John Garner

Thermogelling PLGA-PEG-PLGA from PolySciTech used in development of ocular RNA-nanoparticle delivery system

Blog Post created by John Garner on Nov 28, 2017

PLGA-PEG-PLGA ocular RNA injection.jpg

Delivering drugs to the human eye presents a unique set of challenges. Since the injection volume is extremely low and the surrounding tissue is extremely sensitive, care must be taken to use biocompatible carriers with high payload. One means to do this is to use nanoparticles while another is to use thermogelling polymers (ie polymers which transition from a liquid solution at room temperature to a solid gel at body temperature). A powerful delivery technique is to load nanoparticles inside of thermogelling polymers so as to control the release of the nanoparticles. Recently, Researchers at University of Cincinnati, Silpakorn University, Indiana University, and The Ohio State University used PLGA-PEG-PLGA (PolyVivo AK024, AK097) from PolySciTech ( to entrap RNA-nanoparticles and track their distribution in the eye. This research holds promise for providing for more effective ocular drug-delivery. Read more: Shi, Zhanquan, S. Kevin Li, Ponwanit Charoenputtakun, Chia-Yang Liu, Daniel Jasinski, and Peixuan Guo. "RNA nanoparticle distribution and clearance in the eye after subconjunctival injection with and without thermosensitive hydrogels." Journal of Controlled Release (2017).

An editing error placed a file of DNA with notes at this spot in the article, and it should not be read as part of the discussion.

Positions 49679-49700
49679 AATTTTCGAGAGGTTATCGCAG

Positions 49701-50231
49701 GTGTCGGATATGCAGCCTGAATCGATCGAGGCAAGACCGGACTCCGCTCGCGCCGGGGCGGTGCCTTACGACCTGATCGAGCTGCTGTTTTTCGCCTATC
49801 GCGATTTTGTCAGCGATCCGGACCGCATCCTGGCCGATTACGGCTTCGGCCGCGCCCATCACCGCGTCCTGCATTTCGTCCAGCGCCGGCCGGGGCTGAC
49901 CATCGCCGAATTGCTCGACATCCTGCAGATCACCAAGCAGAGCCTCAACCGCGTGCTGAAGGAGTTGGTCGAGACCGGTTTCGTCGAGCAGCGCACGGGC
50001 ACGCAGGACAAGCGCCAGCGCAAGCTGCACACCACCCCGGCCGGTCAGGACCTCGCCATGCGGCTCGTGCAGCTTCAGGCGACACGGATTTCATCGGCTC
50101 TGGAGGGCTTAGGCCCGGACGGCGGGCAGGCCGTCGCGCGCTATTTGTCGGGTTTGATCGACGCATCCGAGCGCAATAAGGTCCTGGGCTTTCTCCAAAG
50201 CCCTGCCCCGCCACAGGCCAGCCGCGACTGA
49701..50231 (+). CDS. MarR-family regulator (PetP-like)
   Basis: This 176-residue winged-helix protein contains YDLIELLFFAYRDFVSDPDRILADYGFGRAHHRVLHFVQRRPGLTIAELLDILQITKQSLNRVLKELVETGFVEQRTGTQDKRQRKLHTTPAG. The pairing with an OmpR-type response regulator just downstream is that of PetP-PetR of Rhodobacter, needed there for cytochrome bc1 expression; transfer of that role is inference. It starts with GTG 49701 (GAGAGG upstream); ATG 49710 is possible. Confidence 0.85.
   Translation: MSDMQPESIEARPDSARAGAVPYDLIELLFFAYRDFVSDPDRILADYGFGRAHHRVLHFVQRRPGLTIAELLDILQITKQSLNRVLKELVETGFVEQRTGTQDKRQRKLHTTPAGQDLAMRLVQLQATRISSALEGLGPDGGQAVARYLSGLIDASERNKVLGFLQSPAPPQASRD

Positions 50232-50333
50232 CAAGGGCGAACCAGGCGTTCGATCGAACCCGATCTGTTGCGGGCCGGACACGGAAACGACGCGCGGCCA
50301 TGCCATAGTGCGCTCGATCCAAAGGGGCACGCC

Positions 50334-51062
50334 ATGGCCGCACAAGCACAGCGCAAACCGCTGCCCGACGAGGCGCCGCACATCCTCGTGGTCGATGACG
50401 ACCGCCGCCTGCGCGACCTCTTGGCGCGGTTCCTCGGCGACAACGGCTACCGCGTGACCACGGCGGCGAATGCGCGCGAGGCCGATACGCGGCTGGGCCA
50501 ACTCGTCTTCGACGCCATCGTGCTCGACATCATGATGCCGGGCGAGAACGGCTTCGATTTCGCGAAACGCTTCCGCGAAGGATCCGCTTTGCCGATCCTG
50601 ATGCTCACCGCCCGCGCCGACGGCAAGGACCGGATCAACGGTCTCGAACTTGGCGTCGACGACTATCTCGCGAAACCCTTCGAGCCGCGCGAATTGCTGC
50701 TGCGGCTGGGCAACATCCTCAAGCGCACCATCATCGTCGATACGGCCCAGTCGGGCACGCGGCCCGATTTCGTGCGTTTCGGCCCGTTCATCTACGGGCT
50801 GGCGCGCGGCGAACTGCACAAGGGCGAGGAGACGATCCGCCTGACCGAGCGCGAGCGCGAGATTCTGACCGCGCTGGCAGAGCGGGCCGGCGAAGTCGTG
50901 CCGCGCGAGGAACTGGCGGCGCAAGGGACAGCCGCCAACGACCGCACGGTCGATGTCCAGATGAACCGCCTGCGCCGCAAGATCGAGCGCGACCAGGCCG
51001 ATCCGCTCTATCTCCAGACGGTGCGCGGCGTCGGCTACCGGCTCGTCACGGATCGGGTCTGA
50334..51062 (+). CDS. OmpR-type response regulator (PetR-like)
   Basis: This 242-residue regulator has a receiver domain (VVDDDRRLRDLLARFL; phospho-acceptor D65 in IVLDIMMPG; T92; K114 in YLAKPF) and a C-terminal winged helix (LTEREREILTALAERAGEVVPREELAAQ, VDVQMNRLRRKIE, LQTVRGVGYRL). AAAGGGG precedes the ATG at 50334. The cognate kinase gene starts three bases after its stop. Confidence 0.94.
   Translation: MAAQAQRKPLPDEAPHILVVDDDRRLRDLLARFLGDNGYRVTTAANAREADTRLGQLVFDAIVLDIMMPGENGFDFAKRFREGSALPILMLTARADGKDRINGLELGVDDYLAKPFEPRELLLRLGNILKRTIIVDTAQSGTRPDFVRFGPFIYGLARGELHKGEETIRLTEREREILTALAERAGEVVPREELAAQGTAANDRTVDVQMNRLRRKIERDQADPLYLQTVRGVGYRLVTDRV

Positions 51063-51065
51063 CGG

“Abstract: Thermodynamically and chemically stable RNA nanoparticles derived from the three-way junction (3WJ) of the pRNA from bacteriophage phi29 were examined previously for ocular delivery. It was reported that RNA nanoparticles with tri-way shape entered the corneal cells but not the retinal cells, whereas particle with four-way shape entered both corneal and retinal cells. The present study evaluated ocular delivery of RNA nanoparticles with various shapes and sizes, and assessed the effect of thermosensitive hydrogels (poly(lactic-co-glycolic acid)-b-poly(ethylene glycol)-b-poly(lactic-co-glycolic acid); PLGA-PEG-PLGA) for increasing the retention of RNA nanoparticles in the eye. Fluorescence imaging of mouse eyes and fluorescence microscopy of dissected eye tissues from the conjunctiva, cornea, retina, and sclera were performed to determine the distribution and clearance of the nanoparticles in the eyes after subconjunctival injection in vivo. RNA nanoparticles entered the cells of the conjunctiva, cornea, retina, and sclera after subconjunctival delivery. The clearance of RNA pentagon was slower than both RNA square and triangle of the same designed edge length (10 nm) in the eye, and the clearance of RNA squares of the longer edge lengths (10 and 20 nm) was slower than RNA square of the shorter edge length (5 nm), this indicating that the size could affect ocular pharmacokinetics of the nanoparticles. At 24 h after the injection, approximately 6–10% of the fluorescence signal from the larger nanoparticles in the study (RNA square of 20 nm edge length and RNA pentagon of 10 nm edge length) remained in the eye, and up to 70% of the retinal cells contained the nanoparticles. The results suggest that the larger nanoparticles were “gulped” in conjunctival, corneal, retinal, and scleral cells, similar to the behavior observed in macrophages. Additionally, the combination of RNA nanoparticles with the thermosensitive polymers increased the retention of the nanoparticles in the eye. Keywords: RNA nanoparticle; Double-stranded RNA; Temperature sensitive polymer; Subconjunctival; Ocular delivery”